Heroin at Fault for Increase in ER Visits Among Millennials in California
The drug problem in California is about more than just abuse among a certain social strata: the opioid epidemic and its twin epidemic of heroin abuse is devastating a generation of young adults.
Drug overdose deaths have skyrocketed among teens and young adults in the United States, with rates tripling or quadrupling in one out of every three states, according to a 2013 report.
Nationwide, the drug overdose death rate has more than doubled during the past decade among people aged 12 to 25.
A New York Times analysis of death certificates found that “drug overdoses are driving up the death rate of young white adults in the United States to levels not seen since the end of the AIDS epidemic more than two decades ago – a turn of fortune that stands in sharp contrast for young blacks.”
The rising death rate for these young white adults, ages 25-34, make them the first generation since the Vietnam War years of the mid-1960s to experience higher death rates in early adulthood than the generation that preceded it.
These deaths are largely due to the nation’s epidemic of prescription drug abuse, and a subsequent rise in heroin use said Jeffrey Levi, executive director of the Trust for America’s Health, a non-profit health advocacy group.
“These twin epidemics have contributed to the recent tragic rise in overdose deaths,” Levi said.
The death toll from drug overdose is soaring in specific pockets of the nation: quadrupling in five states, more than tripling in 12 states, and more than doubling in 18 states. The latter includes California, where this trend has increased steadily statewide and in Los Angeles and Orange counties over the past five years. The drug problem in Northern California was compounded with a series of overdose deaths when a powerful synthetic drug was disguised and illegally sold as a prescription painkiller in Sacramento County, resulting in 22 overdoses in less than a week.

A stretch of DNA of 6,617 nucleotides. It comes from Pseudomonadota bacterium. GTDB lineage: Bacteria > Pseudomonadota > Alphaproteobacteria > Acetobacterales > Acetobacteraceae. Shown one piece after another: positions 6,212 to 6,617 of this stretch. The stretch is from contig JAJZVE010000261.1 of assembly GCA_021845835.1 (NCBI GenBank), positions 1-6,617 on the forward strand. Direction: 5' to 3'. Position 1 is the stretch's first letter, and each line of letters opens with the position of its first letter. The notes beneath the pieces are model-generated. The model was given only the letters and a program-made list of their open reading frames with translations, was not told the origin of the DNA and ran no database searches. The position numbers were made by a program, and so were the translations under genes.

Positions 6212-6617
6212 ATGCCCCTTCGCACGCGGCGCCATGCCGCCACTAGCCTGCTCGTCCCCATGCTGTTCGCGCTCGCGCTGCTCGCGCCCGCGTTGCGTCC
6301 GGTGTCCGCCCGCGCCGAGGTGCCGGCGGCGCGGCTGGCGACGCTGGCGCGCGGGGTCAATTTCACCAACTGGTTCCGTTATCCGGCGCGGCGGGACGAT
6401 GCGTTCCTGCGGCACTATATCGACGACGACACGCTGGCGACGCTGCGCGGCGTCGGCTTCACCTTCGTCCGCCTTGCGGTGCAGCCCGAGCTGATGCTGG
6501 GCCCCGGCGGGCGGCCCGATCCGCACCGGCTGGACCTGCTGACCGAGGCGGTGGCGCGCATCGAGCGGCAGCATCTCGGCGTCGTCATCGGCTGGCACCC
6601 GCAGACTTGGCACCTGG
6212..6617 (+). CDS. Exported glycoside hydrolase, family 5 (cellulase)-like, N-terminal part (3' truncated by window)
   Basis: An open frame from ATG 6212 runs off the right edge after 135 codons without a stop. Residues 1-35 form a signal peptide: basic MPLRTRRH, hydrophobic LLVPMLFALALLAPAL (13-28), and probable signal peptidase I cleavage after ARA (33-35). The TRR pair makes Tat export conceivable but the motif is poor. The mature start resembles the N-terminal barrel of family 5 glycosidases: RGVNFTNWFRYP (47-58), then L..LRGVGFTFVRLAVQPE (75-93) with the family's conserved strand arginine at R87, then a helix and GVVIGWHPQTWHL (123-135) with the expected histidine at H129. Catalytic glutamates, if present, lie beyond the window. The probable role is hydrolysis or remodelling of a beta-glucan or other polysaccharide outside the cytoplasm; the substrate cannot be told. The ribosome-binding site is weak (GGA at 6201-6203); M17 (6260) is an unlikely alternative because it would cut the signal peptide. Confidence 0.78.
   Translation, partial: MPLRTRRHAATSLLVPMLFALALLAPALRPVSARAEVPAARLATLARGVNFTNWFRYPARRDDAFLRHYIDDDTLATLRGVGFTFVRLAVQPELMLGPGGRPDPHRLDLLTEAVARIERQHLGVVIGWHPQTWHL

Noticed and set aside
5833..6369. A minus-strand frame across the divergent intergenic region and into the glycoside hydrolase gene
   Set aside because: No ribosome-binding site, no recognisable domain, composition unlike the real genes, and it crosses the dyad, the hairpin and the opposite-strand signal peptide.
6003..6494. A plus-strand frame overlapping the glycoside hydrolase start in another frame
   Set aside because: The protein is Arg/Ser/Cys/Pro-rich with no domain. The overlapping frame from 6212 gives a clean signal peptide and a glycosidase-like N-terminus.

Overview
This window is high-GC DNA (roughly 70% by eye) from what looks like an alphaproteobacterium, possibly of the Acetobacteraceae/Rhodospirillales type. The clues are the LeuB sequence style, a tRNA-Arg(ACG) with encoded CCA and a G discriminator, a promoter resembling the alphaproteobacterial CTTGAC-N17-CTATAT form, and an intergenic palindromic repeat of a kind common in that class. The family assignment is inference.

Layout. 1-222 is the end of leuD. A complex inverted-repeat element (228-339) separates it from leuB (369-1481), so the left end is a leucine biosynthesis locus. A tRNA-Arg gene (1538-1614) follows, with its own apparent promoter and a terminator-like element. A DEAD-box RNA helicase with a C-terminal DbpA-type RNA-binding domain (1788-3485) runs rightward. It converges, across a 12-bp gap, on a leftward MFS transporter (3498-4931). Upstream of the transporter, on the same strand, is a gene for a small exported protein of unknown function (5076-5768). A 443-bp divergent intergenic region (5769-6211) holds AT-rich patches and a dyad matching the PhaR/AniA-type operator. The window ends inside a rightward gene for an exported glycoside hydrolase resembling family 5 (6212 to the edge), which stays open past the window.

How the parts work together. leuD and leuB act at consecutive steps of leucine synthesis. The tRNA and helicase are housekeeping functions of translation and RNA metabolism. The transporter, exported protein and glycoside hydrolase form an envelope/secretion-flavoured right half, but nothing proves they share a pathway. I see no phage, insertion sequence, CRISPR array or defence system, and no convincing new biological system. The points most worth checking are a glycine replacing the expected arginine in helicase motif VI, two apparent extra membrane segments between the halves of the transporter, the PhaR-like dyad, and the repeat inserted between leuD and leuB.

Overall, emergency department visits among heroin users of all ages increased, but the sharpest was among the state’s young adults. About 1,500 emergency department visits by California’s millennials poisoned by heroin were logged in 2015 compared with fewer than 1,000 in 2012. The drug problem in Northern CA is compounded by its comprising part of the heroin and meth highway from Mexico to Canada and the rest of the United States.
Emergency responders, those who work in recovery programs, and parents of children addicted to heroin say the figures are unsurprising given the increase in prescription painkiller abuse that likely has led more young people to use heroin.
“One of the unintended consequences of this prescription drug epidemic has been the increase in heroin addiction and overdoses, in part due to the transition from prescription opioids to less expensive heroin street drugs,” according to state health officials. By some estimates, one pill of oxycodone can cost $80 on the street. A bag of heroin costs $5.
Jody Waxman saw it firsthand. Her son was 23 when she realized he was addicted to heroin.
“He went to the emergency department a number of times,” said the San Fernando Valley woman. “He once almost died on my living room floor. He had gotten a hold of heroin laced with other drugs. It was very bad.”
Waxman agreed that because prescription drugs are more difficult to get, more people are turning to heroin. Her son is now 26, sober and engaged, and talks about his past openly. But she said it takes ongoing dialogue among parents and their children to raise awareness about addiction with the help of drug addiction hotlines.
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